Muhyiddin: No need for lèse majesté, current laws sufficient to protect royal institution

KUALA LUMPUR: There are sufficient laws to protect the sanctity of the royal institution and the Yang di-Pertuan Agong on social media, says Home Minister Tan Sri Muhyiddin Yassin.

He said the federal government has not discussed the need to enact a specific law similar to Thailand's lèse majesté law to protect the institution of the Malay rulers.

“We think that is not suitable to introduce lèse majesté for now but we will study provisions under the Sedition Act further.

“There are proposals to include such provisions under the Penal Code.

“When they are tabled to the Cabinet, we will determine whether they are acceptable for amendment or strengthening,” he said in reply to a supplementary question from Ramli Mohd Nor (BN-Cameron Highlands) during Question Time in Parliament on Monday (April 1).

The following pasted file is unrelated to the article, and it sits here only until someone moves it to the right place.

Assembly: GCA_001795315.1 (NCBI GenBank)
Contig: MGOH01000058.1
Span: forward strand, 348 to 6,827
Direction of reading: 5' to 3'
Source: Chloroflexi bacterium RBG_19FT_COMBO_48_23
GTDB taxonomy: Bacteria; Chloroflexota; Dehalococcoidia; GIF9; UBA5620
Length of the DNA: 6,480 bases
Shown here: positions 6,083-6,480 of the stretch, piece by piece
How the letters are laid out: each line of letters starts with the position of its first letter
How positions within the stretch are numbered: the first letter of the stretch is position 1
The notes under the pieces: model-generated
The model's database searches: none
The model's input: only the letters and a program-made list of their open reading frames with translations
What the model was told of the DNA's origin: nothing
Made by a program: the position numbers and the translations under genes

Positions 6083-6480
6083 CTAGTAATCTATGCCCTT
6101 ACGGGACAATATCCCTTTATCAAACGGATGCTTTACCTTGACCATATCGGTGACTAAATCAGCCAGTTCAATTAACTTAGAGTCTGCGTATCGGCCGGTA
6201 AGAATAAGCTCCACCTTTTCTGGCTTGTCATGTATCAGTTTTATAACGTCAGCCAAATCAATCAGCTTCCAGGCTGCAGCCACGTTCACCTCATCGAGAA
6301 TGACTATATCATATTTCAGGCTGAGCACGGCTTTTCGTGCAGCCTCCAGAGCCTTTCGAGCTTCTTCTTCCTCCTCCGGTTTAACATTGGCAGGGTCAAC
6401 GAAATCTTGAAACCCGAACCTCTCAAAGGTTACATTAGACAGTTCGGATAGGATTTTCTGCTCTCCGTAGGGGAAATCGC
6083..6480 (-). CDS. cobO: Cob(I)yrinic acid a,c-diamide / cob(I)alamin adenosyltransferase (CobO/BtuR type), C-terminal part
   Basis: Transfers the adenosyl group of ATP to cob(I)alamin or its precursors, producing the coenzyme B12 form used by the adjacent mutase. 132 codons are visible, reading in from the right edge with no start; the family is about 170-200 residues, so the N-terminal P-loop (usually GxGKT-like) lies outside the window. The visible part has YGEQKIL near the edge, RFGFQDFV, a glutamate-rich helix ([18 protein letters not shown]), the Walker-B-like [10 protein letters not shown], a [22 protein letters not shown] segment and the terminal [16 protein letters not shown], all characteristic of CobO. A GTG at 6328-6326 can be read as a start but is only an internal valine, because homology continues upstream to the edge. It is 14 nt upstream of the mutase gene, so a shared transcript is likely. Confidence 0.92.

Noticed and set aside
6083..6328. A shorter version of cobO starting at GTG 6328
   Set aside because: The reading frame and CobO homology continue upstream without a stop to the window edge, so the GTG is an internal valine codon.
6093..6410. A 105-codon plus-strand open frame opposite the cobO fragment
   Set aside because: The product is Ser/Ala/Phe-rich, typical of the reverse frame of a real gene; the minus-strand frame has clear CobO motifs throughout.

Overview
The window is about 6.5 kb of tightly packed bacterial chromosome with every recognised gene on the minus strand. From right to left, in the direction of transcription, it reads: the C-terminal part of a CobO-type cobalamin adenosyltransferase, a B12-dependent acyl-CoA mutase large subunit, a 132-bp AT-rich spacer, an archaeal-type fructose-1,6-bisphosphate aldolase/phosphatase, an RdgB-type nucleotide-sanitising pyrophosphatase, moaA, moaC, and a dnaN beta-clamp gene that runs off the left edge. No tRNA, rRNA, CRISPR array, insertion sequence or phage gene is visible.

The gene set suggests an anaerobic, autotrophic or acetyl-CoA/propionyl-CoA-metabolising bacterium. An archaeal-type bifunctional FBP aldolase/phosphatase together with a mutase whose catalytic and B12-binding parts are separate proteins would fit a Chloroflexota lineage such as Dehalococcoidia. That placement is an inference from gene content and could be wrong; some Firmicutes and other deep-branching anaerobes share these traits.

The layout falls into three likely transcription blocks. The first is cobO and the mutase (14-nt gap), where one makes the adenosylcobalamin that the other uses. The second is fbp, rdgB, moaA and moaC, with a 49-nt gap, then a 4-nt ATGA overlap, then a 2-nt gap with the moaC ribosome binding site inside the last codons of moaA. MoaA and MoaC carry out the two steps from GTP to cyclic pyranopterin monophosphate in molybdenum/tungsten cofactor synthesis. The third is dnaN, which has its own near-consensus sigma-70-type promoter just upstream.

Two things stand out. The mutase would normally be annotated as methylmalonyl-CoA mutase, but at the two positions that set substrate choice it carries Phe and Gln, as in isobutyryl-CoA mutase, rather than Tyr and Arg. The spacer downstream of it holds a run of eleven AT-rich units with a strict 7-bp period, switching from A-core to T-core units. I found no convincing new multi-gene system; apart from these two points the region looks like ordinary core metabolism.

Ramli had asked whether the government has any plans to enact a law similar to Thailand’s lèse majesté law, and whether any action would be taken against those who insult the royal institution.

According to Muhyiddin, authorities have investigated 97 cases and charged 11 individuals for allegedly insulting the royal institution and the Yang di-Pertuan Agong on social media since 2012.

He added that if there are police reports, the police will investigate cases involving insults to Islam and the royal institution, including taking action under the Sedition Act 1948, Penal Code or the Communications and Multimedia Act 1988.

He also said that in order to preserve national security and harmony, his ministry would not compromise on any threats or actions by any parties who tried to destabilise the peace Malaysians enjoy.

“Stern action will be taken against any individuals who try to create chaos or create provocation in any form, including speech, writing, or the spread of news that could destabilise harmony,” said Muhyiddin.